The feng shui discipline

Live in harmony with the environment

The Feng Shui design

Feng Shui is the ancient traditional Chinese science that teaches us how to live in harmony with the environment. Deeply-rooted in Chinese culture and in Taoist philosophy, this discipline studies the flow of energy (Ch'i) in the universe and our interactions with it. For the Chinese, the Man, the Earth and Heaven are one single entity, this means that the man is inextricably linked to its environment. The Earth is the mirror of the man and their destinies are deemed in common. If the environment is in harmony with nature, man also benefits from it as well as will suffer if harmony is interrupted. The presence of feng shui in modern Asiatic cities is surprising. Long-time Asian designers with the collaboration of the expert feng shui during the various stages of the project to ensure that the building and its occupants enjoy health, prosperity and good luck. Even architects and Western companies who are called to build in Asia should refer to the principles of feng shui before a building is completed.

In an interview, architect Norman Foster recalls: "When the bank called us along with other architects, they said they would take into consideration feng shui as an important element in project evaluation. When the meeting was over, all the architects left, but we decided to stay. We agreed that we had to get our feng shui man. He designed the first project. He decided the corner of the building where we had to place the main and at least 2-story high entrance. He also set the guidelines for structural design and for the arrangement of the interiors."

The architect Ieoh Ming Pei during the construction of the Bank of China said: "I was aware of the belief of the Chinese against feng shui, but I did not seriously considered it. As soon as we made public the project, we were fiercely attacked. For example, they were against our building because it had too many sharp corners which are like the blades of a sword that would cast bad luck to the neighbors." Today, feng shui is applied to megalopolis with the same principles used in ancient time. The building, whether it is intended as a home, office or any other place of work, is analyzed in relation to the surrounding environment including access roads, right location within the lot, shape, color and interior design.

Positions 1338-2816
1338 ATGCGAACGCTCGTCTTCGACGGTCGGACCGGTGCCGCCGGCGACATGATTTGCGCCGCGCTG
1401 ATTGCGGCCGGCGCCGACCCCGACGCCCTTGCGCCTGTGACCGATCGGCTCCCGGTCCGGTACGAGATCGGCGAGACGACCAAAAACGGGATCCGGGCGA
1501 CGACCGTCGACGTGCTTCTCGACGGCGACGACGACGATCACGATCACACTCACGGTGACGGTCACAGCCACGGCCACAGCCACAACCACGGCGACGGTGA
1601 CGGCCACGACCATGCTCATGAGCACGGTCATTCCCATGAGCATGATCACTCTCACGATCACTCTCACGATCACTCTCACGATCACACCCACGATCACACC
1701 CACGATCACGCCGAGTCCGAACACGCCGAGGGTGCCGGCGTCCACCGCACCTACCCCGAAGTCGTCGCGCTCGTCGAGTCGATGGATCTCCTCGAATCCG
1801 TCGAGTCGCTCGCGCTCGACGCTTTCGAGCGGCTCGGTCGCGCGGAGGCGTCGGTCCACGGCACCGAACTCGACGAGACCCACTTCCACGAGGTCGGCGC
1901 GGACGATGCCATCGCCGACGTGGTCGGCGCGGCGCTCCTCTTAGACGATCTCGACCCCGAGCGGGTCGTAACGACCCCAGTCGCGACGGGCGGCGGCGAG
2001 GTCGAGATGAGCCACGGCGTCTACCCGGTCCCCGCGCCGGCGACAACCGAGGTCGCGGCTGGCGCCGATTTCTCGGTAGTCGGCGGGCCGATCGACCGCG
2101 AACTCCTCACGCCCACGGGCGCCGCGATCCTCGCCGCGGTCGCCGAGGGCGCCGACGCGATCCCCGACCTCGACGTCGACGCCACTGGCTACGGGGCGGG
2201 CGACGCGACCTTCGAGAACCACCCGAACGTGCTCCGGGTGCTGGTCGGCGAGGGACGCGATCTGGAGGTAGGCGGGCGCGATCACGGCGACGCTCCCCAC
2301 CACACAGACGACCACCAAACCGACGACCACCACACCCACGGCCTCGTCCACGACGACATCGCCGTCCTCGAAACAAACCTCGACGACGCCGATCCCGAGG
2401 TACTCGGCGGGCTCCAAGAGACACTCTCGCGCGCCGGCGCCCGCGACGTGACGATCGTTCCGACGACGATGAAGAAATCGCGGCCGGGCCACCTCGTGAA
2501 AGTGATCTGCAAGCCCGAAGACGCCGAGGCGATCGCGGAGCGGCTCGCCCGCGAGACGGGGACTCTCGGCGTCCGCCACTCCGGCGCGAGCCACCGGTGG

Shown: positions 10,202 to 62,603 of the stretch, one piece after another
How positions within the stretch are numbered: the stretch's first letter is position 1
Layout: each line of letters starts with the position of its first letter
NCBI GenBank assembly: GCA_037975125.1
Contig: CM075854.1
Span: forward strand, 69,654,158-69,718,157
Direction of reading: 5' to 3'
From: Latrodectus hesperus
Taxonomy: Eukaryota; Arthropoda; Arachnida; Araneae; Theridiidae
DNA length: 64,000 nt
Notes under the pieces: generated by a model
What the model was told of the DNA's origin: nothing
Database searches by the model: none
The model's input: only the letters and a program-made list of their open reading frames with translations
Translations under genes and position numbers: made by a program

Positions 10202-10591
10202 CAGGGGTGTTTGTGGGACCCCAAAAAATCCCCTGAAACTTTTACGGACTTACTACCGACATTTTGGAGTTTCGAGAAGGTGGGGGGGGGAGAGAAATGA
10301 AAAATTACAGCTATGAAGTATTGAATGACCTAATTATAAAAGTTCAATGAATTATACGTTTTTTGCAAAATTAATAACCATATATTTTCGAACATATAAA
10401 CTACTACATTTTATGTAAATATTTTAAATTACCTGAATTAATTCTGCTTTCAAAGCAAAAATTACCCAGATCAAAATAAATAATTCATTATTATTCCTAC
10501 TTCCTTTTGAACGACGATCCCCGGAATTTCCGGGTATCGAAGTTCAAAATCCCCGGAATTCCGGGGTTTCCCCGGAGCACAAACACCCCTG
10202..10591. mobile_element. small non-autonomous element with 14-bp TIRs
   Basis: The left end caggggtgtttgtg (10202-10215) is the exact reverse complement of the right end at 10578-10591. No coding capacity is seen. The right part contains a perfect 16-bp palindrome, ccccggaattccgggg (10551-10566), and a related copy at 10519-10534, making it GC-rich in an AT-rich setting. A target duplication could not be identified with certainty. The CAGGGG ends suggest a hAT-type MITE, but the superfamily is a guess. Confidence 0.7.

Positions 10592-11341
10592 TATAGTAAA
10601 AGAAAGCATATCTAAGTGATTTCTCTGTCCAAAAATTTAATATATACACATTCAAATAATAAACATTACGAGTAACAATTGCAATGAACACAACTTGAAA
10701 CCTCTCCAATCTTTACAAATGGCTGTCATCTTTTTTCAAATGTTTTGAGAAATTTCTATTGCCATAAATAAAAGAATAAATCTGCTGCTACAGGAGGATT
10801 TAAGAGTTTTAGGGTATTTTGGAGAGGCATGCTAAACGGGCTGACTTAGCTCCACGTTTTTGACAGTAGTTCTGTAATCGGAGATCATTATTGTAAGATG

Feng Shui Etymology

Chinese architect Ieoh Ming Pei highlights the importance of feng shui when you consider that it finds its roots in "the interpretation and evaluation of nature for the location of a site and for the study of building's shape." He also states: "When you make a project in Hong Kong you have to consider feng shui. There are geomancers who advise architects where to place the building, its location within the site, the shape and the interior layout that the building must have."

The architect Paolo Portoghesi (1999): "In a mood similar to the one some Indian-American tribes have, who refused to cultivate the land not to hurt their mother, the Chinese have a sacred respect for the environment and argue that in order to introduce something new, you must avoid "to stick a thorn in his flesh" and instead design a shape that flows with the rhythm of the Earth."

Pierre Alain Crosette (1989) writes, referring to the architect Gino Valle: "The obsession with the theme for the bedrock of architecture, also fueled by the reading of Abercrombie's work on feng shui, crystallizes in a natural metaphor: the building must be born as an outgrowth of the land. According to this metaphor, the pillar becomes the most expressive constructive element which Valle understand as a pile of dirt."

Tiziano Terzani, journalist and expert of the Asian continent, gives this definition: "Feng shui means the forces of nature". Despite its magic, what is interesting in feng shui is that underlying principle: constantly reestablish the harmony of nature. For the Chinese, everything has to have a balance. The world stands, reproduces, worries and lives within the harmony between the diversity."

Sir Patrick Abercrombie (1925) writes in an article dedicated to the practice and to the experience of feng shui: "The Chinese have always regarded the farmland as their home. This is why they have always tried to harmonize human interventions with natural characteristics in order to create a new and composite landscape, a complex fusion of art with nature."

Stephen Skinner (author of Manual of Feng Shui on living in harmony with the Earth, Astrolabio, Roma, 1985): "feng shui is the art of living in harmony with the Earth and to take greater benefit, peace and prosperity from being in the right place at the right time. The feeling we experience when we "feel" a "place" as good or bad, is called feng shui by the Chinese".